Speaking in Code – A Spotlight on Arc Spot Welds

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Steel floor deck and steel roof deck are very common building materials and are incorporated into a large segment of projects and project work being built today. Much of this steel deck installation is accomplished by welding the individual pieces of steel deck to the beam or joist of the structure being built. The type of weld that is used, in the field, to join this light-gauge metal to a structural member, in the flat position only, is called an “arc spot weld” and is often referred to as a puddle weld.

How Are Arc Spot Welds Made?

We’re glad you asked. The arc spot or “puddle weld” is started by striking an arc on the deck surface, causing a hole to form in the deck. The weld operation then continues by depositing electrode material on the beam or joist and allowing the molten “puddle” to engage the penetrated deck. It is essential that the finished weld penetrate into the supporting beam or joist and that the puddle completely engages the deck on the weld perimeter. The complete process usually requires three to six seconds, possibly more on multiple thicknesses or thicker deck. Arc spot welding methods and operator qualifications are described in the American Welding Society Structural Welding Code – Sheet Steel, AWS D1.3.

 

What Is the Most Common Filler Metal Used for Welding Steel Deck?

The most common filler metal used for welding steel deck is an E6022 shielded metal arc welding (SMAW) electrode due to the ability of this electrode to produce welds with good penetration and wetting of the weld puddle perimeter. The E6022 electrode is the “matching” electrode for the most commonly used composite deck, roof deck and noncomposite floor deck with thicknesses of 28 gage or greater.

Are Welding Procedure Specification (WPS) Documents Required?

Yes indeed. It is the deck installation contractor’s responsibility to ensure that all Weld Procedure Specifications (WPSs) and welders are qualified. It is the special inspector’s responsibility to verify that the WPSs and welders are qualified. A WPS is a detailed document providing variables for a specific welding application to assure repeatability by properly trained welders and welding operators. Often times, welders will think that they are qualified to preform arc spot welds due to being certified in accordance with the AWS D1.1 structural welding code. Usually, their welding certification is limited to thickness greater than 1/8 inch and they must be certified in welding sheet steel when welding less than this thickness, in accordance with AWS D1.3.

What Special Inspections Are Required for Deck Welding?

Visual inspection is required to determine if a weld meets the acceptance criteria of AWS D1.3 and 100% of the welds must be visually examined. Inspection tasks are also listed in Appendix 1 of the Steel Deck Institute (SDI) QA/QC-2011 Standard for “Quality Control and Quality Assurance for Installation of Steel Deck”. These tasks include, but are not limited to, the use of qualified welders, control and handling of welding consumables, environmental conditions, WPS followed, verification of size, spacing and location of welds (including support, sidelap and perimeter welds), verification of repair activities, and the documentation or acceptance or rejection of welds.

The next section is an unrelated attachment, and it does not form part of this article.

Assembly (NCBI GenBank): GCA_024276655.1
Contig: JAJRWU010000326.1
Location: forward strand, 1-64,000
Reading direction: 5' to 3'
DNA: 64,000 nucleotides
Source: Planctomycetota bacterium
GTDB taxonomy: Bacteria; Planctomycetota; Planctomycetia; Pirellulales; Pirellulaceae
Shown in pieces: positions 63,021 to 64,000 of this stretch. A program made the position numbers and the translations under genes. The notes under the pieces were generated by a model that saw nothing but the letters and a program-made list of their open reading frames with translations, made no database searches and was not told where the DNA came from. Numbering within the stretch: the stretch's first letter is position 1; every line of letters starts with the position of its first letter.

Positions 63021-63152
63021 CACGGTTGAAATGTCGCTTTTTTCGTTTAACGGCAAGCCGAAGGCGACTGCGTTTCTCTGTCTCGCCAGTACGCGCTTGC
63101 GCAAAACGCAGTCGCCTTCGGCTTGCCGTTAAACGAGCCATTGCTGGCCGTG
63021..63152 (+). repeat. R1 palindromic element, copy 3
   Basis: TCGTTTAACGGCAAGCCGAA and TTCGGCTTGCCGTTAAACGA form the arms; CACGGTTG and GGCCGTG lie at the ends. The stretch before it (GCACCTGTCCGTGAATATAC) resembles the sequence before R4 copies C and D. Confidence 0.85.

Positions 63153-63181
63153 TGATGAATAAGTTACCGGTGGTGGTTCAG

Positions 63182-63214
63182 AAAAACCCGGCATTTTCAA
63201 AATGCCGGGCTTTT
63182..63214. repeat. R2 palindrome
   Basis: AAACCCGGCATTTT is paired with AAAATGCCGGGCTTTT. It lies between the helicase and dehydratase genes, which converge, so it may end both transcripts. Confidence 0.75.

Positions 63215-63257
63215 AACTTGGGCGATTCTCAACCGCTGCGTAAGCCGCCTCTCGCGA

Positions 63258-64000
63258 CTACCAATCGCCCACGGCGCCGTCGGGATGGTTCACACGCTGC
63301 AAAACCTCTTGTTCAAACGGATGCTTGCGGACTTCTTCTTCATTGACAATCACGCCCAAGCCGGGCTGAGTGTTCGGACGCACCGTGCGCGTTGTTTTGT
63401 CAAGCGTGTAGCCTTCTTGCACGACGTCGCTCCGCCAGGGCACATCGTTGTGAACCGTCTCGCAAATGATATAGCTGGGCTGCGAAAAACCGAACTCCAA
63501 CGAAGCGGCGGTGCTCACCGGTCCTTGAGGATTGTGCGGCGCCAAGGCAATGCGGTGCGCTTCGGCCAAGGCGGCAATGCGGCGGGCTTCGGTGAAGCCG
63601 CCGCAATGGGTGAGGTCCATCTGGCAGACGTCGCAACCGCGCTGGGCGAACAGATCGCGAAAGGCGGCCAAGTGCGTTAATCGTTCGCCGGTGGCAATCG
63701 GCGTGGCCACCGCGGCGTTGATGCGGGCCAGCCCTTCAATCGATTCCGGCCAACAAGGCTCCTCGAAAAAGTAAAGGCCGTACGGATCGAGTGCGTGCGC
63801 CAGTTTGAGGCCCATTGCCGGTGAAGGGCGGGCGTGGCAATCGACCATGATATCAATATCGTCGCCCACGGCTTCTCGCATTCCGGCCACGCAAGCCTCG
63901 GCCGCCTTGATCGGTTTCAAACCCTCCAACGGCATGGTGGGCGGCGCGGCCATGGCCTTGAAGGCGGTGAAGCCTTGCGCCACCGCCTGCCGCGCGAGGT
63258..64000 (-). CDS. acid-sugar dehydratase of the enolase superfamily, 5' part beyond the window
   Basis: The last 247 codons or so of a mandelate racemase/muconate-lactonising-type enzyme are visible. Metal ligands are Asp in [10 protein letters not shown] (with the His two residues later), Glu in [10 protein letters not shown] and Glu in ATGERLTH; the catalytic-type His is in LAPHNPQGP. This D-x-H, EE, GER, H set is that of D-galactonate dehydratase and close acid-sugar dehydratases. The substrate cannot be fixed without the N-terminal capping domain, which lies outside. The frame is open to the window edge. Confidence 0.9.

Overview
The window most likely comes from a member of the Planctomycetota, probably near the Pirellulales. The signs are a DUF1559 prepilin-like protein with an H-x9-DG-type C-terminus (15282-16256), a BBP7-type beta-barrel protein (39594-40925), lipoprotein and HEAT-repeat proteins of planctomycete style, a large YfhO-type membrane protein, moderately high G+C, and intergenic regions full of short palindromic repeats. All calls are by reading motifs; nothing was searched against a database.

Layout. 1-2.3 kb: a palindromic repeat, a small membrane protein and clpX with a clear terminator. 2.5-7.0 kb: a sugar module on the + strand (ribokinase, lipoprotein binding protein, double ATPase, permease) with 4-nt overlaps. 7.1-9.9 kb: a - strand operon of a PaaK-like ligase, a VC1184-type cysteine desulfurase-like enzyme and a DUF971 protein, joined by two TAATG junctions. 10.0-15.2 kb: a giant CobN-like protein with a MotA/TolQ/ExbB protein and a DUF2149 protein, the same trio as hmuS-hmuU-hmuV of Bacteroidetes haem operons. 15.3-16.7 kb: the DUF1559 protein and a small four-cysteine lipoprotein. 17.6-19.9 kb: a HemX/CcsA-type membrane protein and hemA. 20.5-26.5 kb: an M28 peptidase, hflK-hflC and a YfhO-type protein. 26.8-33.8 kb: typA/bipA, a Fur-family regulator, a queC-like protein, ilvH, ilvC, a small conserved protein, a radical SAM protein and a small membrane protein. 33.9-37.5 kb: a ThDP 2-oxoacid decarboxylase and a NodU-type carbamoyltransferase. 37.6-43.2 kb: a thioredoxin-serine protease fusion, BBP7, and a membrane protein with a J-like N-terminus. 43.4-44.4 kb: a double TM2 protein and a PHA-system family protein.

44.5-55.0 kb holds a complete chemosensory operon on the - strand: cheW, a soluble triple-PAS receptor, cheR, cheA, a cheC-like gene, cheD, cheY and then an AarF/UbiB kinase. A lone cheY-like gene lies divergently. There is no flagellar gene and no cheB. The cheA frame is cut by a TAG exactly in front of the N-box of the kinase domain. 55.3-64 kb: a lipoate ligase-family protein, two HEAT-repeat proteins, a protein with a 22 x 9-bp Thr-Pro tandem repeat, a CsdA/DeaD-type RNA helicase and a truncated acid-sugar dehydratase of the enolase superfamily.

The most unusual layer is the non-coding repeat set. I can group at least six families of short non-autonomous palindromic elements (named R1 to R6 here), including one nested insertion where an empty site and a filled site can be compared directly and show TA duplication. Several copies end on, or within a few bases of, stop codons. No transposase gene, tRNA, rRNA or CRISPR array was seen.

Miscellaneous Pearls of Wisdom…

It is very common for the welder responsible for performing “arc spot welds” in the field NOT TO BE properly certified to weld “arc spot welds” in accordance with AWS D1.3.

  • Most welders think their structural certification (AWS D1.1) covers decking. NOPE. The D1.1 certification is only good down to thicknesses of 1/8 inch material. For thicknesses less than 1/8 inch, the CODE says to go to D1.3 for certification.
  • Arc spot welds are “flat” positions only. Code allows plus or minus 15 degrees from level to still be flat. About a 4 to 12 pitch is as steep as you can weld in a “flat” position.
  • Full fusion around the spot weld is the KEY to acceptability. If you see a hole OR it is split at the edge, it has lost substantial “holding” ability.
  • Good fusion should be visible (visual inspection) over no less than 90% of the weld perimeter (Clause 6.1.1.4 of AWS D1.3 permits undercut on 12% of the weld perimeter).
  • The Steel Deck Institute (SDI) has developed the ANSI/SDI QA/QC-2011 “Standard for Quality Control and Quality Assurance for Installation of Steel Deck”. This valuable reference is available FREE from the SDI website.
  • Arc spot welds can be made through multiple thicknesses of steel deck as long as the TOTAL base metal thickness does not exceed 0.15 inches.
  • Visual inspection is required to determine if a weld meets the acceptance criteria of AWS D1.3, “Structural Welding Code Sheet Steel”.
  • When should weld washers be used? They should be specified for arc spot welds connections to the supporting steel frame when the deck is LESS than 0.028 inches thick.
  • Weld washers (due to their heat-sink effect) may actually create welds of lower quality and strength when used with a 22 gage or thicker deck.
  • Preheating is not generally required in deck welding. AWS D1.3 allow exceptions for the preheating rules of AWS D1.1, Clause 5.6.